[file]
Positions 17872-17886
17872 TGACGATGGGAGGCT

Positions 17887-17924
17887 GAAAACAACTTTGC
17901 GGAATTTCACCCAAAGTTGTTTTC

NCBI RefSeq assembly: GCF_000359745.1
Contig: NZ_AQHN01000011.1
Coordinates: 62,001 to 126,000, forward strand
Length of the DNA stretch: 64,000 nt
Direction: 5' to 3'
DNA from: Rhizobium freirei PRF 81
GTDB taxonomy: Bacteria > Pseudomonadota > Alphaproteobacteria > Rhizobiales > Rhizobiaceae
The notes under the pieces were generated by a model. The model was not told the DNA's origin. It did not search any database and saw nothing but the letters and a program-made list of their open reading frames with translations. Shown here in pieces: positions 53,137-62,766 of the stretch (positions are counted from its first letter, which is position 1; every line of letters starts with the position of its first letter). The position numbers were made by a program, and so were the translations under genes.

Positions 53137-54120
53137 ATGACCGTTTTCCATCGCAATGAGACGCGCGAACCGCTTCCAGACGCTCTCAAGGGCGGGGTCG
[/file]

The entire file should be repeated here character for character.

Positions 17872-17886
17872 TGACGATGGGAGGCT

Positions 17887-17924
17887 GAAAACAACTTTGC
17901 GGAATTTCACCCAAAGTTGTTTTC

NCBI RefSeq assembly: GCF_000359745.1
Contig: NZ_AQHN01000011.1
Coordinates: 62,001 to 126,000, forward strand
Length of the DNA stretch: 64,000 nt
Direction: 5' to 3'
DNA from: Rhizobium freirei PRF 81
GTDB taxonomy: Bacteria > Pseudomonadota > Alphaproteobacteria > Rhizobiales > Rhizobiaceae
The notes under the pieces were generated by a model. The model was not told the DNA's origin. It did not search any database and saw nothing but the letters and a program-made list of their open reading frames with translations. Shown here in pieces: positions 53,137-62,766 of the stretch (positions are counted from its first letter, which is position 1; every line of letters starts with the position of its first letter). The position numbers were made by a program, and so were the translations under genes.

Positions 53137-54120
53137 ATGACCGTTTTCCATCGCAATGAGACGCGCGAACCGCTTCCAGACGCTCTCAAGGGCGGGGTCG